The first thing to address in the words of Jakob Nielsen and one of his ten Heuristic User Interface Principles
Even better than good error messages is a careful design which prevents a problem from occurring in the first place. Either eliminate error-prone conditions or check for them and present users with a confirmation option before they commit to the action.
If form elements are placed in the right layout/structure some of your validation issues will solve themselves. Some overall positioning and layout guidance I have been given/used in web applications is too:
Arrange cross-dependent inputs in such a way users would not logically attempt to jump to the last input first. "One must start something before they can end it." so logically have start date before end date.
Place any cross-dependent input in tab order of each other. This way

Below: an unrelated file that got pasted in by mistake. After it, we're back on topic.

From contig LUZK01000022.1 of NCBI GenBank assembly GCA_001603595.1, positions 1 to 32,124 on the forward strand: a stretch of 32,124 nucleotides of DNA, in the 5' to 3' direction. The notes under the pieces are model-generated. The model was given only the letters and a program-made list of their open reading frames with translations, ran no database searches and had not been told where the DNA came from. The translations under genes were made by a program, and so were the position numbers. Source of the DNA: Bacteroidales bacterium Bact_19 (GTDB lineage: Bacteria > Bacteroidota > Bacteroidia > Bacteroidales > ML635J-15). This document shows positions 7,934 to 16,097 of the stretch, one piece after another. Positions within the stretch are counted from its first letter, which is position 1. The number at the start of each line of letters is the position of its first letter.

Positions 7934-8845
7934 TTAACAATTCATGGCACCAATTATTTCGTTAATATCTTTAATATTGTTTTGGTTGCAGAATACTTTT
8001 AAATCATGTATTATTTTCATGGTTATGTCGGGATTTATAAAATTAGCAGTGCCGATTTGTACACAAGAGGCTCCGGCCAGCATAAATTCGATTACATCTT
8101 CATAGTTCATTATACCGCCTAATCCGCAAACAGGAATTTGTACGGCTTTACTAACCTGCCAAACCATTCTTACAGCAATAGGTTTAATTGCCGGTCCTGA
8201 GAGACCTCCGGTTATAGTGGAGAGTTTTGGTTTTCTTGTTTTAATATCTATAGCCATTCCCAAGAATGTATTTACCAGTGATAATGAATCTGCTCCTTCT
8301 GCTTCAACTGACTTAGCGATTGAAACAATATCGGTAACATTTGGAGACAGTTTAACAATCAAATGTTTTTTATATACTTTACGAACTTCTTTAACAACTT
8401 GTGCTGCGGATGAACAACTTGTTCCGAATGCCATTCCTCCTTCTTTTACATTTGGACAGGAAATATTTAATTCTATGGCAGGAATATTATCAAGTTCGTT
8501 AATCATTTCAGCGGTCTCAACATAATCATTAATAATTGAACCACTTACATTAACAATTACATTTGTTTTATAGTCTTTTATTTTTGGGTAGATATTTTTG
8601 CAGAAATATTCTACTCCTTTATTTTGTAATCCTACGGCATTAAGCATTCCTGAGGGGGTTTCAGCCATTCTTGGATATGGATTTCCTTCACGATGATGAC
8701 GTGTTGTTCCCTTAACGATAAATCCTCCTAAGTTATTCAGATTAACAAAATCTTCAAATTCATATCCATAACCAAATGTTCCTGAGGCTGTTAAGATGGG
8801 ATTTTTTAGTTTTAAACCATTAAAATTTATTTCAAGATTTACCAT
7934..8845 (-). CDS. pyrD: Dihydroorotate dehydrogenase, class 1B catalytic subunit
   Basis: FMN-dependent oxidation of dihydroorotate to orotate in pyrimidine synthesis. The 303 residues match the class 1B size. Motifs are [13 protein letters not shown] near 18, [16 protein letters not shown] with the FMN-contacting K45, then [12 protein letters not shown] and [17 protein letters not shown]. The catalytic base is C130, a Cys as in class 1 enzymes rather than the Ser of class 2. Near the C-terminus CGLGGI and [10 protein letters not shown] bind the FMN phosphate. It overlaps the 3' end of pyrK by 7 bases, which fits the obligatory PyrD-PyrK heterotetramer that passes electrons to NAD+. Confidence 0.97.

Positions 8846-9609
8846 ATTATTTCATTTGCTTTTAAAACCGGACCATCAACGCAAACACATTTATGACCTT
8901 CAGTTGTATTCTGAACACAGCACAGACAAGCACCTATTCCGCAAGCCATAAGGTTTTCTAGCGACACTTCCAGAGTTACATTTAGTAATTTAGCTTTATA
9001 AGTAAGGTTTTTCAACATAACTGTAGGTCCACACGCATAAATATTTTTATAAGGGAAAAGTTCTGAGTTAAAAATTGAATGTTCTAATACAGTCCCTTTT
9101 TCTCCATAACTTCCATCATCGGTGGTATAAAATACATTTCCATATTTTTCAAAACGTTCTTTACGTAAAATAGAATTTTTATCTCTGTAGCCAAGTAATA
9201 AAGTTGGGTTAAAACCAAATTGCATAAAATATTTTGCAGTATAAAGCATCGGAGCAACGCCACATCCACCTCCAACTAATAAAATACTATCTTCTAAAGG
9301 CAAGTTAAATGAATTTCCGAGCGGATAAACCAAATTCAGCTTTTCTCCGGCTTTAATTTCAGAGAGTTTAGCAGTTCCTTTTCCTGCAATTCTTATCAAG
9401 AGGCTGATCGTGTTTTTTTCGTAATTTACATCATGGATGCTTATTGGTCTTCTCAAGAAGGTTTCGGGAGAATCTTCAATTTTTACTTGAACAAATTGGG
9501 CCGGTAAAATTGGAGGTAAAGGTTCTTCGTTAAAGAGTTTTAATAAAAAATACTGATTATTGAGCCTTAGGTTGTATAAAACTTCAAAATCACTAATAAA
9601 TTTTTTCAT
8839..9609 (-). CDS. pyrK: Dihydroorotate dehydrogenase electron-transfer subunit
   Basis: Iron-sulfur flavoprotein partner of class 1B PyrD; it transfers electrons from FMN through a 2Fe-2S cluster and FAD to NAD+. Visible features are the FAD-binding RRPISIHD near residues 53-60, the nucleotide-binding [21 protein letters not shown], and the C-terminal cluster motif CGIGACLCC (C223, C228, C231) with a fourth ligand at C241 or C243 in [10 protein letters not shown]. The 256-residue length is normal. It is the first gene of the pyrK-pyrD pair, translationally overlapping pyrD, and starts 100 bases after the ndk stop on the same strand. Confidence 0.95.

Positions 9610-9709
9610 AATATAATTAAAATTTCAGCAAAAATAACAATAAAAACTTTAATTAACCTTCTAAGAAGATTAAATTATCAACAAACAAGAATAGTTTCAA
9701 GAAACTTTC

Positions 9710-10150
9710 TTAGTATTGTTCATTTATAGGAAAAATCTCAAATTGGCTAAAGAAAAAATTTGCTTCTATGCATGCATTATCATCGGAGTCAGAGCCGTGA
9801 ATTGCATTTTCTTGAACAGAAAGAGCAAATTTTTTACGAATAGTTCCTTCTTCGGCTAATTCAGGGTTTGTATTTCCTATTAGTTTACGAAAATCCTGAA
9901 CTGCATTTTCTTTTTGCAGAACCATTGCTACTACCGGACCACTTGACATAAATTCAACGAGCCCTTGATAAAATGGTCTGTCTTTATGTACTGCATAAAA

users are one "tab" key away from the next dependent field(s).
Make inputs labels/instructions as simple as possible.
Segment large amounts of cross-dependent inputs into smaller logical sections and place in a progress/wizard workflow if applicable.
As stated these are basic guidelines. Since its not possilbe to prevent users from every making errors validation logic is still going to need to be added to some level. In these cases focus on putting only the simplest set of validation in place at the beginning of an application and slowly increase the validation requirements as a user moves through the application for cross dependent inputs.
If your validation engine normally validates on blur, change it so the first inputs validation rules are much more lenient. I.E allow Start Date to be either no value/ has a value that is formatted correctly; and not in the past (if that is a requirement in the business logic). Then force the End Date validation to be much more strict to ensure both fields contain logical date values or nothing at all (if allowed based on business logic).